Report: New gTLDs have yet to make any significant dent in the overall gTLD market share

The CENTRstats Global TLD Report Q3/2021 has been published. It covers the global status and registration trends in all top-level domains (legacy gTLDs, new gTLDs and ccTLDs), with a specific focus on the European ccTLD market.

Highlights from the report:

  • Median domain growth in European ccTLDs was 3.7% YOY (Oct 2021), down from the 6 month average and showing signs of stabilisation.
  • After declines in new domain purchases over Q2, demand picked up again in Q3 although still below the rates of 2020 during the same period. Deletes/non-renewals have been stable and seen a small decline over Q3 2021.
  • Based on Alexa ranks, .com makes up around 43% of popular domains in CENTR member countries. The rest is made up of European ccTLDs (33%), non-member ccTLDs (14%) and all other gTLDs (11%).
  • While the median retail price for a ccTLD has been stable over 2021 (10.0 EUR for a 12 month registration , Oct 2021), promotions have become more aggressive with a median of 4.5 EUR in October 2021, down from 6.7 EUR at the beginning of the year.
  • 28% of ccTLD domains queried are broken or have no functioning content (e.g. HTTP/DNS errors, timeouts etc). A further 27% lead to parked, abandoned, blocked or other low content pages. These rates have been stable over Q3 2021.

Since early in 2020, the global domain name market has seen some of the highest activity levels and growth rates since the introduction of new gTLDs some 5 to 6 years ago. The median growth of the top 300 largest TLDs (Global300) was recorded at 6.5% in the 12 months to July 2021. This rate may however not climb higher as more recent data from the European market (see above in report) has shown.

By group, growth rates in the 12 months to July 2021 were 4.7% for ccTLDs in the Asia Pacific region (APTLD20), 3.6% for ccTLDs in Europe and 9.2% in the top 300 gTLDs. Growth in geographic gTLDs (city and region names) was generally flat in the first half of 2021, with a median growth of 0.3% in the 12 months to July 2021 (Geo30).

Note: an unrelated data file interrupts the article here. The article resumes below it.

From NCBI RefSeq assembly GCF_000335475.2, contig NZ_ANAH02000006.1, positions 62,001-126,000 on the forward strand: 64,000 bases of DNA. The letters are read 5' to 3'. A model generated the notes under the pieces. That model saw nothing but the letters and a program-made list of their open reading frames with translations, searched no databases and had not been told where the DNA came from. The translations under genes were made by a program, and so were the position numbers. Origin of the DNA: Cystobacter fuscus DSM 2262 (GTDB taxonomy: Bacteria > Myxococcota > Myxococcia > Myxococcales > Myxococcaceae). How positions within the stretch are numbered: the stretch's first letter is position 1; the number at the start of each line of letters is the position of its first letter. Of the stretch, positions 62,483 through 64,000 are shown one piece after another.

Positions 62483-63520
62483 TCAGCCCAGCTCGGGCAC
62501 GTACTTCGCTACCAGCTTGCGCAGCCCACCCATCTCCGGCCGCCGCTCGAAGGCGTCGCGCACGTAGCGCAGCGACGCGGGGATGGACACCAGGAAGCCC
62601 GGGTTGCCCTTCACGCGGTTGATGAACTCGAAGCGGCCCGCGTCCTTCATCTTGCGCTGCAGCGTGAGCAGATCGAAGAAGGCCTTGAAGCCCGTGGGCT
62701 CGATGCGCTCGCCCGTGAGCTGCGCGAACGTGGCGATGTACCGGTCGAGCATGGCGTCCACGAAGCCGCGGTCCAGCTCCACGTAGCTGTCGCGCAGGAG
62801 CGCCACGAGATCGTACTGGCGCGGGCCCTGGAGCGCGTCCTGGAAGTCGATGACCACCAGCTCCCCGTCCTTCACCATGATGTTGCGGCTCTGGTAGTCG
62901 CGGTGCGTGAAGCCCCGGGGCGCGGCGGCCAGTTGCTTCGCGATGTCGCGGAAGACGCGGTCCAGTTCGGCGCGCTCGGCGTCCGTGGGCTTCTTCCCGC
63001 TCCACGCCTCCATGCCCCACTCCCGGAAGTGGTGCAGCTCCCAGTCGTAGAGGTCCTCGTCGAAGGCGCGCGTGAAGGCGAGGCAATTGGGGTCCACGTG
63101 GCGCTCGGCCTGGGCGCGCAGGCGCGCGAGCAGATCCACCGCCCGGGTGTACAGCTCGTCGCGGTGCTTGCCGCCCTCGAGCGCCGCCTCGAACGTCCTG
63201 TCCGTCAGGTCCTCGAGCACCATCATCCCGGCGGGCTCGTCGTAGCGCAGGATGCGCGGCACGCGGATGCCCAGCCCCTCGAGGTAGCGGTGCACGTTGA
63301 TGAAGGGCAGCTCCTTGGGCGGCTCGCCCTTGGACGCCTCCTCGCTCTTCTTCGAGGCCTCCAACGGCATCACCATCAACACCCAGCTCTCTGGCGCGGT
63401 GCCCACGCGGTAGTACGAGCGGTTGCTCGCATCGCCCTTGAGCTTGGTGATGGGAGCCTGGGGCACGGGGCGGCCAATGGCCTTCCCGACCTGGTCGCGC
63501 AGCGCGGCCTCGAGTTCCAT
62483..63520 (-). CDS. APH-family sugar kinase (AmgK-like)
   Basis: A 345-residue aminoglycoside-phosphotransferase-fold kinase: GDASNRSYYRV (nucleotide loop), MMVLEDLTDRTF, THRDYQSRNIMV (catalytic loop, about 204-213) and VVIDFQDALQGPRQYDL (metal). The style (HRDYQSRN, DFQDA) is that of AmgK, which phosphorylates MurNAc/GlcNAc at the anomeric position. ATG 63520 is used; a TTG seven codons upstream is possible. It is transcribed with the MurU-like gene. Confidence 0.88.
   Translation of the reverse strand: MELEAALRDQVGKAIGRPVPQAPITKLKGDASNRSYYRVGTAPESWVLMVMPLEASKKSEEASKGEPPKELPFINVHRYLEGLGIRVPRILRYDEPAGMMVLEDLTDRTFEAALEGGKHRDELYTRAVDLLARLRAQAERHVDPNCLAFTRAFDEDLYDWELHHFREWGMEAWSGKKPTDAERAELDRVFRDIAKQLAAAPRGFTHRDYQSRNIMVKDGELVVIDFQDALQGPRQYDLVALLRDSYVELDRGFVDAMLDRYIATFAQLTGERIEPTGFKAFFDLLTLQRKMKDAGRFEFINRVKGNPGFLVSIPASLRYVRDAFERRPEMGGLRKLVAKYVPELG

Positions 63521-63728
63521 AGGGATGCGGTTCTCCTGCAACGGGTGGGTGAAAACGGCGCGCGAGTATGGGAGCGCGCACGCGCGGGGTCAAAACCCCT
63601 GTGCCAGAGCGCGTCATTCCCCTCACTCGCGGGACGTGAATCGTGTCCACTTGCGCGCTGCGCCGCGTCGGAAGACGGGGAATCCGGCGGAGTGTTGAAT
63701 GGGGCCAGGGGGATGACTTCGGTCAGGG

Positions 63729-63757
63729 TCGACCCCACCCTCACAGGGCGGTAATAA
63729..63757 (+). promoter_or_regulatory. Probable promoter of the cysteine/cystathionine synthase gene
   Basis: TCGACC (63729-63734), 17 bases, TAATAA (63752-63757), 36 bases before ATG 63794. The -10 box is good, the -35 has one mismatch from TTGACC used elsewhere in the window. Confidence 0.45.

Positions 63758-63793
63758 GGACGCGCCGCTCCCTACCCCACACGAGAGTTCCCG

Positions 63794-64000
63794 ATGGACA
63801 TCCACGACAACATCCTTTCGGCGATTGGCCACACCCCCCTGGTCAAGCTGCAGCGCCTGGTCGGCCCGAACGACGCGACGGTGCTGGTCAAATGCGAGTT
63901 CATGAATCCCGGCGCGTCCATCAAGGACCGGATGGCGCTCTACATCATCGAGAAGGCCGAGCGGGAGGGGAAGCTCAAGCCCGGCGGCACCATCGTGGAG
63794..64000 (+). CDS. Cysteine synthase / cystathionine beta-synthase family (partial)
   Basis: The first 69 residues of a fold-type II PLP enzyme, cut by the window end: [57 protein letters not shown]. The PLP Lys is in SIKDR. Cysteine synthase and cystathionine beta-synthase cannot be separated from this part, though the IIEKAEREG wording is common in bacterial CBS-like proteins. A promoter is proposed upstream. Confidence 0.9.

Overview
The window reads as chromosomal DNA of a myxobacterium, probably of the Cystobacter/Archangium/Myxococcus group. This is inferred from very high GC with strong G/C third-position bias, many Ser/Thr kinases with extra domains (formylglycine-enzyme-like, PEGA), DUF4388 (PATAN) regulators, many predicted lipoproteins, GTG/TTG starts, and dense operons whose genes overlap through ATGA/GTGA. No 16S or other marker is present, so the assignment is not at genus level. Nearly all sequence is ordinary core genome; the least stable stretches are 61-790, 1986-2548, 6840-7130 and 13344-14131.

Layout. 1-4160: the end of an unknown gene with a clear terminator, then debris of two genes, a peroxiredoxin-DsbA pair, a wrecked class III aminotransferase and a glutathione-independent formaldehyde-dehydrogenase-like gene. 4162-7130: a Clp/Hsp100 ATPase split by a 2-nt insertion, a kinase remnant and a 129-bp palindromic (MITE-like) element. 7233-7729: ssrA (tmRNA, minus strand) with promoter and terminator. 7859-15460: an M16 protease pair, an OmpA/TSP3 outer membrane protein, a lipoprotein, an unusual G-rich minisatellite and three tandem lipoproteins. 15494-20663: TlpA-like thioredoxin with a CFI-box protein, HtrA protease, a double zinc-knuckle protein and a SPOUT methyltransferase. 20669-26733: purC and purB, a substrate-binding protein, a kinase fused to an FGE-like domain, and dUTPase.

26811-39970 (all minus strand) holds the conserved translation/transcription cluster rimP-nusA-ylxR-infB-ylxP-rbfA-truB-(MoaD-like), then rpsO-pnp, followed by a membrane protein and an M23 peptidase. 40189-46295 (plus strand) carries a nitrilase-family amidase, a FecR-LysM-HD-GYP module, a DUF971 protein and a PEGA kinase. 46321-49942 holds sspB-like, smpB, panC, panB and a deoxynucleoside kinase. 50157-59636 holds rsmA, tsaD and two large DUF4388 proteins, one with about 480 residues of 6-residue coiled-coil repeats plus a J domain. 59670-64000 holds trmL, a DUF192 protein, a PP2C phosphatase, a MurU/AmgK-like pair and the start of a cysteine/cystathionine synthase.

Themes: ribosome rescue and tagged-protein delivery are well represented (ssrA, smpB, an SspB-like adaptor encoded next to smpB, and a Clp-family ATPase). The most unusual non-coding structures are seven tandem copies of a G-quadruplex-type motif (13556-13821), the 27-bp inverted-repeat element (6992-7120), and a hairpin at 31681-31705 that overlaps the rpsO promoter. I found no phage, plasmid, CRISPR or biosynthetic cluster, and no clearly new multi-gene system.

gTLDs remain heavily concentrated in a small group (92% within the top 10) and show no sign of change. New gTLDs have yet to make any significant dent in the overall gTLD market share, and gTLD diversification has actually declined, becoming even more concentrated to the largest gTLD, .com. Over the past 3 years the share of .com within all gTLDs moved from 70% at the start of 2018 to 74% in July 2021.

Based on the top 100 largest gTLDs, data in December 2021 shows that 45% of domains have errors and do no resolve (e.g. connection errors, DNS and HTTP errors) while a further 32% are either parked, abandoned or contain blank pages. This leaves around 24% which have a functioning / developed website. Of these sites, 60% have an MX record, 65% have an SSL certificate and 31% were the result of a redirect.

The pdf version of the report can be found here.

Sold.Domains

About Konstantinos Zournas

Studied Computer Engineering and Computer Science in London, UK and now living in Athens, Greece. Love domains and building websites. Went online in 1995, learned about HTML in 1996 and about domains in 2002. Started publishing the OnlineDomain.com blog in 2012.

One comment

  1. Thanks for sharing this, particularly the ‘money quote’: “New gTLDs have yet to make any significant dent in the overall gTLD market share, and gTLD diversification has actually declined, becoming even more concentrated to the largest gTLD, .com. Over the past 3 years the share of .com within all gTLDs moved from 70% at the start of 2018 to 74% in July 2021.” — Q3 2021 report from Council of European National Top-Level Domain Registries.

    Odd that ICANN apparently doesn’t collect, nor publishes, such data and the global internet community has to rely on European ccTLD operators to publish the FACTS of what a DISASTER the ill-conceived new gTLDs program of ICANN truly is, for registrants, the global DNS, and the entire global internet community. ICANN is incompetent, corrupt, and captured. It is a “failed organization” that needs to be replaced by the global internet community as soon as possible.

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